Gold Fields Ghana, operator of the Tarkwa and Damang mines, has described as painful its decision to retrench workers due to the hard times which have befallen the mining sector. The mining firm has so far shed 600 workers, a figure that is likely to rise after completion of the retrenchment exercise by end of March, according to officials of the company.
The Ghana Mineworkers Union has decried the decision and it is worried that redundancy is always considered the major option to manage financial and operational crises within the industry, challenging “the moral and ethical business conscience of mining firms using the falling gold price to create a major source of job-insecurity”.
“When it comes to restructuring, it is a painful and sensitive thing. It is better to lay off, say, 10 percent of the work force, and still have a 10-year mine life than reassign them and run at a very high cost,” Gold Fields’ Executive Vice President (EVP) and Head of West Africa Alfred Baku told the B&FT in an interview.
The Tarkwa operations of the company had three processing facilities, Carbon in Leach (CIL), North Heap Leach and the South Heap Leach. In Heap leach mining, the ore becomes harder as the process gets deeper — and this makes it progressively expensive.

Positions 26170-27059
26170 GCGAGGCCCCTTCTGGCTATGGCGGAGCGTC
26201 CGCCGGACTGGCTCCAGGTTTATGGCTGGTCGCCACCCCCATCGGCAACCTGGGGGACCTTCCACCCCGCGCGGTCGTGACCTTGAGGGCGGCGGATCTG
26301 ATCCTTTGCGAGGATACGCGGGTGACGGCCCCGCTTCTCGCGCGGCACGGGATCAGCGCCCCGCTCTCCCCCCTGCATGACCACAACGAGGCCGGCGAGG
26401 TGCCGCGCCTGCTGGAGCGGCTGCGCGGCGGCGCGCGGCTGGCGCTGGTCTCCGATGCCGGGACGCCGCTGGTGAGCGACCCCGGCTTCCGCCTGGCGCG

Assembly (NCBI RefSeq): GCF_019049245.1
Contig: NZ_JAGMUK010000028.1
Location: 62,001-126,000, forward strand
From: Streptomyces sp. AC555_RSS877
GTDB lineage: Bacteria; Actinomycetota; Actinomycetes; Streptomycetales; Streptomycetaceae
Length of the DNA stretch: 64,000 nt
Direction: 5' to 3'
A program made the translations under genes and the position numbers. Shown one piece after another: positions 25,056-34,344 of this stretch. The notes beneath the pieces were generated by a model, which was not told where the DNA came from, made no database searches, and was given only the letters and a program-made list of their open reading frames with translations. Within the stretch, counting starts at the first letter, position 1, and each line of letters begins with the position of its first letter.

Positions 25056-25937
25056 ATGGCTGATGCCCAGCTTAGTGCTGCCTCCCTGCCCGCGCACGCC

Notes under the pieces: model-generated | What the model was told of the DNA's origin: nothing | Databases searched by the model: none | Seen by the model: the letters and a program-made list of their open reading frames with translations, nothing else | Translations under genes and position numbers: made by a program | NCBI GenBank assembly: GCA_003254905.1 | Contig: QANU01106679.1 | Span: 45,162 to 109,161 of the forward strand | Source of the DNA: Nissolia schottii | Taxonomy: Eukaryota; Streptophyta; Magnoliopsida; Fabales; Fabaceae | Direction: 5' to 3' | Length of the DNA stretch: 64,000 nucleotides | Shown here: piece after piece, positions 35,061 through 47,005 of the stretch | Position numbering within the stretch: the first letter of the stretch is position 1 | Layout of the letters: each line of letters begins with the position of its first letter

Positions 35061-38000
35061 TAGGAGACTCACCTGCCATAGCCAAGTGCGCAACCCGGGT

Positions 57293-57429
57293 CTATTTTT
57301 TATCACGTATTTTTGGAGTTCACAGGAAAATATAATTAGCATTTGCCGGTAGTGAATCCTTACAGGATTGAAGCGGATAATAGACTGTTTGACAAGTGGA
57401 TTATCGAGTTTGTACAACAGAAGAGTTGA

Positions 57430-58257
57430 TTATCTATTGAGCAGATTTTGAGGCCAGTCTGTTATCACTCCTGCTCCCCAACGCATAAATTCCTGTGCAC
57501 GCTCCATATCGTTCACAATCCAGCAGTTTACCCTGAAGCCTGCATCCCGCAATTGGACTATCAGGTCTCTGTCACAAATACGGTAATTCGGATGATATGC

“For the Heap leach operations, we were running at a loss. The dollars per ounce we needed to stay in business was 1,600, but what we currently have is about 1,321; and that’s using the gold price alone,” Mr. Baku said.
“Heap operations are generally profitable when the ore is softer; as a result of that we decided we are getting deeper and it is not profitable so we had to pull the brakes,” he added, referring to a decision that meant workers of the two units had to be sent home.
The Mineworkers Union says between January 2013 and March 2014 it lost 3,080 members, or 16.1 percent of its membership, through retrenchment blamed on the slump in the gold price and the increasing cost of operations — which has seen mining royalties, for instance, rise from 3 to 5 percent and corporate tax from 25 to 35 percent.
Last year, the gold price plummeted by 28 percent, having begun the year at US$1,674.3 per ounce only to end at US$1,196.70.
Further job-cuts are expected in the industry, with Newmont Ghana saying it will terminate the employment of an additional 500 of its workforce after laying-off about 300 last year. AngloGold Ashanti’s (AGA) Obuasi Mine retrenched about 430 of its workers last year.
Source: B & FT
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